So did any of the youth like the reverse discourse websites?

A few.

Some of the highly educated college students who self-identified as being informed and comfortable with sex-related topics gave the sites positive reviews (ironically, this subset probably needed these messages the least). However, even these individuals thought that the messages might be off-putting to many other youth.

Does this mean that sexual education websites employing reverse discourse should immediately rush to change all of their content? Not exactly.


The study has a few problems with generalizability.


Image courtesy of Stuart Miles / FreeDigitalPhotos.net

For one, sample size: The study only looked at 36 individuals, which is pretty dang small. It also wasn’t very diverse. The majority of the participants were Canadians (22 of 32), white (19), and only a few (5) identified as gay or lesbian. It’s also important to remember that these individuals specifically volunteered to be a part of a study on sexual health. It’s quite possible that there might be major differences in the type of person who would volunteer for a study on sexual health and those who would not.

Further, the study is completely qualitative, which is to say the researchers really weren’t working with any hard numbers, just a small group of interviews that were classified by subjective coding patterns (which, in the parlance of reverse discourse, renders it “a bit limp”).

That’s not to say that the study doesn’t highlight an intriguing concept. It’s just that further research really needs to be done before making any reliable generalizations on how to communicate sexual health messages on the web. But it’s a start.

The real take-home message here is that organizations and individuals really need to know their target audience before trying to communicate a message. It’s not enough to assume that the language, slang, and themes that a population uses to communicate to each other are the same as those they prefer to be communicated to.

And this is important whether you are a person at a party or a youth sex education organization… because the last thing you want to be is a wannabe.


Image courtesy of audfriday13 / FreeDigitalPhotos.net 

1  Wendy M. Davis, Jean A. Shoveller, John L. Oliffe & Mark Gilbert (2012). Young
people’s perspectives on the use of reverse discourse in web-based sexual-health interventions,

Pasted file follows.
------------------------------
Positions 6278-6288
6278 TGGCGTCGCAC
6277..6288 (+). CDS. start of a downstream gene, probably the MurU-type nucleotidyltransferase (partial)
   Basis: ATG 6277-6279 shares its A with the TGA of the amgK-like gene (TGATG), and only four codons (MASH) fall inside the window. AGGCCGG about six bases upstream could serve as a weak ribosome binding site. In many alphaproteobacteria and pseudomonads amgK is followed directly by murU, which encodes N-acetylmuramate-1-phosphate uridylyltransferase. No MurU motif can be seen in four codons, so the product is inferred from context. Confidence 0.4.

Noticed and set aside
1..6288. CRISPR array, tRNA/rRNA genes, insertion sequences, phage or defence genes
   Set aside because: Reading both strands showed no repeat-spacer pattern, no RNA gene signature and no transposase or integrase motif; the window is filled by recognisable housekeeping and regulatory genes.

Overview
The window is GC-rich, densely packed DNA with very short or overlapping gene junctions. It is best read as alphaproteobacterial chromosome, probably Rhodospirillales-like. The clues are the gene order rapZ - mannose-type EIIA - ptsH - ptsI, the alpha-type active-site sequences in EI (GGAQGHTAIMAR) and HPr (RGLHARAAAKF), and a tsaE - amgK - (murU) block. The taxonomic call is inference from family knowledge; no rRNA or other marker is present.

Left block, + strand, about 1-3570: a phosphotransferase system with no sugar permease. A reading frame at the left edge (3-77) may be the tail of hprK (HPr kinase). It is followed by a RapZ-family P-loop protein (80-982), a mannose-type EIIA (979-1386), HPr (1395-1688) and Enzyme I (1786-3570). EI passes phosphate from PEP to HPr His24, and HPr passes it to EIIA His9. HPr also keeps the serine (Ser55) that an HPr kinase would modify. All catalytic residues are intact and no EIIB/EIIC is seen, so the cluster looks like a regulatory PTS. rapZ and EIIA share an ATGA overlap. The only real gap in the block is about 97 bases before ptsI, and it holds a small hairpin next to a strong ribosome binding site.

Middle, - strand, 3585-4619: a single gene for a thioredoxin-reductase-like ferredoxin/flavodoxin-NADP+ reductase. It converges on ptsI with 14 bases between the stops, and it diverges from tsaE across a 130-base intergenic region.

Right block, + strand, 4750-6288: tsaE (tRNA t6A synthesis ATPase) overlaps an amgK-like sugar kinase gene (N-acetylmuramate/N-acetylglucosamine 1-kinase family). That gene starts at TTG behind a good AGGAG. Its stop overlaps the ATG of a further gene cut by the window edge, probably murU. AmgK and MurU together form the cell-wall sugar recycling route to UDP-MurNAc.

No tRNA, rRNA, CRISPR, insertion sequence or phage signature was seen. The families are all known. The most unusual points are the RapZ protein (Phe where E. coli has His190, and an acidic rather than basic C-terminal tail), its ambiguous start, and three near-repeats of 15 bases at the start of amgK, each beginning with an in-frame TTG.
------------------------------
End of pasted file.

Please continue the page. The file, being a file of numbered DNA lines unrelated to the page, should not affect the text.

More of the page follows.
Culture, Health & Sexuality: An International Journal for Research, Intervention and Care, 14:9,

[Article Update 10/20/2012 – Corrected the grammatical errors noted by “Rick” in the comments section.]

PF Anderson October 12, 2012 at 2:25 pm

Well done! Interesting topic, nice opening. I like the personal touch in the post, the sense of personality. The logistics are also well done – proper citation, attribution of images, all the little touches that lend to credibility.

Michael Grisafe October 12, 2012 at 11:17 pm

I forgot that there was a direct reply button. Thanks!

Michael Grisafe October 12, 2012 at 4:08 pm

Thanks for reading! I appreciate the feedback!

Liam.lah October 12, 2012 at 5:32 pm

It goes to show (at least in this instance) that teens aren’t as ignorant as we may sometimes think, and talking to them like adults is a better way to reach them than consecendingly trying to appear ‘hip’.

Michael Grisafe October 12, 2012 at 7:48 pm

It sure looks like that for this group. I’d be interesting to see if this holds for a larger study that looked at sexual orientation, age, and country of residence of the subjects.

Nedra Weinreich October 12, 2012 at 5:54 pm

Great post! The research results are definitely not surprising, given that teens can detect grown-up inauthenticity from a mile away. It shows how important pretesting of materials for a campaign can be – ideally PRIOR to investing many hours in going in a particular direction.

The main concern for me with the results of the research is that, as you noted, their sample size was only 36. For a qualitative study, that’s reasonable, but you’re right that it’s not necessarily generalizable. I would love to see as a follow-up a quantitative study of teens rating several different styles of sex ed websites to get some numbers to back up these observations. And I’m very curious whether there would be a difference between American and Canadian teens (I suspect not so much, but there are definitely cultural differences that could play into their responses).

Michael Grisafe October 12, 2012 at 7:51 pm

Hi Nedra,

This study is pretty new (it came out just this month), so I’ll keep my eyes peeled to see if there is a follow-up quantitative study on its heels that looks at the issues you mentioned. If I find one, I’ll make sure to write about it.


Brian Zikmund-Fisher October 14, 2012 at 5:15 pm